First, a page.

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Dieselgate to cost Daimler additional €1.5 billion

January 22, 2020

Daimler will need over a billion euros on top of the €1.6 billion it already set aside to cope with the fallout of an emissions cheating scandal. Legal disputes and car recalls caused the firm's profits to fall in 2019.

Mercedes Benz in Stuttgart
Image: picture-alliance/dpa/M. Murat

The consequences of the "Dieselgate" scandal cost Daimler up to €1.5 billion ($1.66 billion) last year, the German carmaker announced on Wednesday.

The Stuttgart-based maker of Mercedes-Benz said in a statement that it expects its earnings before interest and taxes (EBIT) to amount to €5.6 billion for 2019.

That figure does not include the "anticipated additional expenses for ongoing governmental and court proceedings and measures relating to Mercedes-Benz diesel vehicles," the company said.

Daimler estimated that the additional costs for covering legal disputes and massive car recalls would cost the company between €1.1 billion to €1.5 billion.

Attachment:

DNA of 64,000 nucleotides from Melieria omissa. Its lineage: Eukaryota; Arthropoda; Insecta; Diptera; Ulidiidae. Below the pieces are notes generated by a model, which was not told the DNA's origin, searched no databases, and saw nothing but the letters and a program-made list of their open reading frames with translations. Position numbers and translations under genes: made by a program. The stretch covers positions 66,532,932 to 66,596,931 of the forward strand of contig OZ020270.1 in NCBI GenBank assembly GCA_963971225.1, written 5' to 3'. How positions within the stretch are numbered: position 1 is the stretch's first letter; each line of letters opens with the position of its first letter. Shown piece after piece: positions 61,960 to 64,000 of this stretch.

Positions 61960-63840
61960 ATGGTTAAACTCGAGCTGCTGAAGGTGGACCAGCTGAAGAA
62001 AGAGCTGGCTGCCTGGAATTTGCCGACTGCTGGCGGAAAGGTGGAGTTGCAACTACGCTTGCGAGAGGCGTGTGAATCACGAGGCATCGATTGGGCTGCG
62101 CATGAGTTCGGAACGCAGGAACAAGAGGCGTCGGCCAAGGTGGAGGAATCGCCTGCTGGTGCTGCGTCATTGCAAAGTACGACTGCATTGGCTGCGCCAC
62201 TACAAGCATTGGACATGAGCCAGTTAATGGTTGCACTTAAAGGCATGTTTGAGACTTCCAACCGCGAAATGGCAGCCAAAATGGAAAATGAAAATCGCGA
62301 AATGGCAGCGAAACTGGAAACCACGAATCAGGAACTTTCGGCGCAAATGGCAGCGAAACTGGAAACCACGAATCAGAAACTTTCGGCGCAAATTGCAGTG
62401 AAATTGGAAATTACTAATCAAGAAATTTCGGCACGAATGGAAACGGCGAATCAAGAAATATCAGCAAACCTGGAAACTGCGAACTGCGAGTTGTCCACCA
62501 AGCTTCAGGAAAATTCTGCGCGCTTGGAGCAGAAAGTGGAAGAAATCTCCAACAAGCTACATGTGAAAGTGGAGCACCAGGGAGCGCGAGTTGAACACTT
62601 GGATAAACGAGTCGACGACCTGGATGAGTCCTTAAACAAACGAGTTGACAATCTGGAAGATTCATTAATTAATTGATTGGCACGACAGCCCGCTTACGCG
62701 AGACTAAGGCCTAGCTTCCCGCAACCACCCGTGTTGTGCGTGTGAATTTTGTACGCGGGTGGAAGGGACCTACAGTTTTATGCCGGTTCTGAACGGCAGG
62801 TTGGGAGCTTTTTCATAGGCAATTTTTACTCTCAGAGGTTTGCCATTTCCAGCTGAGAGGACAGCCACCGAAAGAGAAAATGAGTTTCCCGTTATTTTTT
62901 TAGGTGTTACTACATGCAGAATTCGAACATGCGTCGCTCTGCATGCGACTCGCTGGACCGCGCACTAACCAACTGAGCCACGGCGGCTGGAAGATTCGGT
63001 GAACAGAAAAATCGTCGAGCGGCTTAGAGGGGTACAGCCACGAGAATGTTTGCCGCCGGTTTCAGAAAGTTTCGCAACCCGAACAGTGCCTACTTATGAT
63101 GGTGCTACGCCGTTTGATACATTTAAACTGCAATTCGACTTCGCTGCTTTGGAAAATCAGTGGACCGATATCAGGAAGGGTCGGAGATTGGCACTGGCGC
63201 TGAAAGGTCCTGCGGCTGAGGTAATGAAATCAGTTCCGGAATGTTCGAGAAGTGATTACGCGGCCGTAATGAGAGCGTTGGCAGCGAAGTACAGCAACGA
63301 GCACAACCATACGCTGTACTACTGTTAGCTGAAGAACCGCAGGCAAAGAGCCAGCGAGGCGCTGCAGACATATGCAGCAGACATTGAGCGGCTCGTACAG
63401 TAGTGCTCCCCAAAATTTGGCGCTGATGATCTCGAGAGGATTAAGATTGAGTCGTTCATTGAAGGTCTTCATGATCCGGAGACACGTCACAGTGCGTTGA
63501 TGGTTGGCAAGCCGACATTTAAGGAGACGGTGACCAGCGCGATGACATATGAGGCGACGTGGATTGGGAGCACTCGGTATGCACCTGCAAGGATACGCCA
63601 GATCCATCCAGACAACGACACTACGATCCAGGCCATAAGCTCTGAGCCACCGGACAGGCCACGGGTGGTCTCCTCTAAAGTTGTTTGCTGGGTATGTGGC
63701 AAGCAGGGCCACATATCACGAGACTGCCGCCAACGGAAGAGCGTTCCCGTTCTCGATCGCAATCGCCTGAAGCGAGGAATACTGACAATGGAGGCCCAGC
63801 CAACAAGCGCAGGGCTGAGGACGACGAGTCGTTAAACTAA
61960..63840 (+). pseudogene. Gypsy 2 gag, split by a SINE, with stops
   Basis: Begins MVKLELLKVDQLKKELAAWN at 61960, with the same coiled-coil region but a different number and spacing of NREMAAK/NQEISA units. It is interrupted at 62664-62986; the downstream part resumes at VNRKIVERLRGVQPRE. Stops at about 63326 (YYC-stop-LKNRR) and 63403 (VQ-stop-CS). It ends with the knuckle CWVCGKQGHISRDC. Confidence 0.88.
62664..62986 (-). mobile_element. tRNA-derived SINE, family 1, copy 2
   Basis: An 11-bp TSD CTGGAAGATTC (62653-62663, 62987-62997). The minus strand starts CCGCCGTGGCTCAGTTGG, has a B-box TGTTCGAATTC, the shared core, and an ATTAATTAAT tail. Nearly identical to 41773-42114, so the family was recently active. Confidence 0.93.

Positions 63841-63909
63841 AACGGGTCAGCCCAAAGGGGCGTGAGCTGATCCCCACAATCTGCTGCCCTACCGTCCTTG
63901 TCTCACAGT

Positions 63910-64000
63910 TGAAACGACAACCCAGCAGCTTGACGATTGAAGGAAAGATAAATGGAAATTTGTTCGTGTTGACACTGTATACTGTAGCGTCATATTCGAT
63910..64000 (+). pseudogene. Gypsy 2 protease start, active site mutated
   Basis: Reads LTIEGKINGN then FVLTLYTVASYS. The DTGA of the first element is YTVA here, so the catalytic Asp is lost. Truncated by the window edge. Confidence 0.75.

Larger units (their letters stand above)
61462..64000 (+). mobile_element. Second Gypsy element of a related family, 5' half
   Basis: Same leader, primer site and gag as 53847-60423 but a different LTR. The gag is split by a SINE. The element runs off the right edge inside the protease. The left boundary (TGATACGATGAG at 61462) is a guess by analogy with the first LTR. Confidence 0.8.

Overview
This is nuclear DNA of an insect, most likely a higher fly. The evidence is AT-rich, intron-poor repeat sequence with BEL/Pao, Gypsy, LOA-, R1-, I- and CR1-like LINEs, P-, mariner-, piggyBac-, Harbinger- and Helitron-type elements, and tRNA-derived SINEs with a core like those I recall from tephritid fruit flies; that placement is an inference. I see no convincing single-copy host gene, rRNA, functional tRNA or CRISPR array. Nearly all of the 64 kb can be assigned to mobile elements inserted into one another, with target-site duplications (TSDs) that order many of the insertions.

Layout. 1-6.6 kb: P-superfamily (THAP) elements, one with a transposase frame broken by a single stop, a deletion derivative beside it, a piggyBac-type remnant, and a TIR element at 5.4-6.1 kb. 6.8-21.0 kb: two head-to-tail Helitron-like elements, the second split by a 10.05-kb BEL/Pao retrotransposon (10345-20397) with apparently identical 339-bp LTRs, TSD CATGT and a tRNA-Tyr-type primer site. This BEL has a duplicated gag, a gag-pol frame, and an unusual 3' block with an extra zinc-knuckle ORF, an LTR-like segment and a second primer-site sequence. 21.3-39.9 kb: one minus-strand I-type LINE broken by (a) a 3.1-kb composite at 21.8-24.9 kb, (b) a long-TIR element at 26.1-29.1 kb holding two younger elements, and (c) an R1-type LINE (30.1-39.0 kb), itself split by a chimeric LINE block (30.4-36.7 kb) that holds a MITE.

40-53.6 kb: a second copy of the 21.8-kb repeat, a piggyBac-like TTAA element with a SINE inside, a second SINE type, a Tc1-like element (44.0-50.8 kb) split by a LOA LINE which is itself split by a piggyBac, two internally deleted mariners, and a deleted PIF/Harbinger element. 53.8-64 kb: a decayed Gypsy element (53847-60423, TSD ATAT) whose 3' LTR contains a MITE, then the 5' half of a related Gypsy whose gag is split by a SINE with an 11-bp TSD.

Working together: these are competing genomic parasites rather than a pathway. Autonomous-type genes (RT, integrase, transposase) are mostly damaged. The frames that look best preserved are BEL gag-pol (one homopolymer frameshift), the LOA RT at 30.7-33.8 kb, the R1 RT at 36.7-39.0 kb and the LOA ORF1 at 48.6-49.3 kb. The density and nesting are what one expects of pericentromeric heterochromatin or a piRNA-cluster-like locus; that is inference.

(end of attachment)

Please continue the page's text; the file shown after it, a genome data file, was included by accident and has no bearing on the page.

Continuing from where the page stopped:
Those estimates come on top of the €1.6 billion that the company set aside for the scandal last year.

Operating profit plummets

The extra costs for covering the fallout of the emissions cheating scandal mean that the 2019 results would fall below earnings expectations.

The figure is a steep drop from the €11.1 billion operating profit it made in 2018.

News of Daimler's preliminary figures hit the company's stock on the blue-chip DAX index in Frankfurt on Wednesday morning, falling by 0.5% to €46.18 even as the DAX, overall, hit a record high.

Germany's motor vehicle authority KBA ordered a recall on almost 1 million Daimler vehicles, although the company insists that none of the "motor control functions" are illegal.

In a bid to save €1.4 billion by 2022, Daimler's board chairman Olla Källenius has been pursuing a cost-cutting program. The company plans to already cut 10,000 jobs as well as cap investment.

German car giants Volkswagen, Daimler and others have been accused of violating environmental regulations and manipulating software to make emissions from diesel vehicles lower in tests than they actually are on the road.

Dieselgate erupted in September 2015 when Europe's biggest carmaker Volkswagen admitted to installing "defeat devices" in 11 million vehicles worldwide that allowed them to cheat emissions testing.

rs/sms (AFP, dpa)

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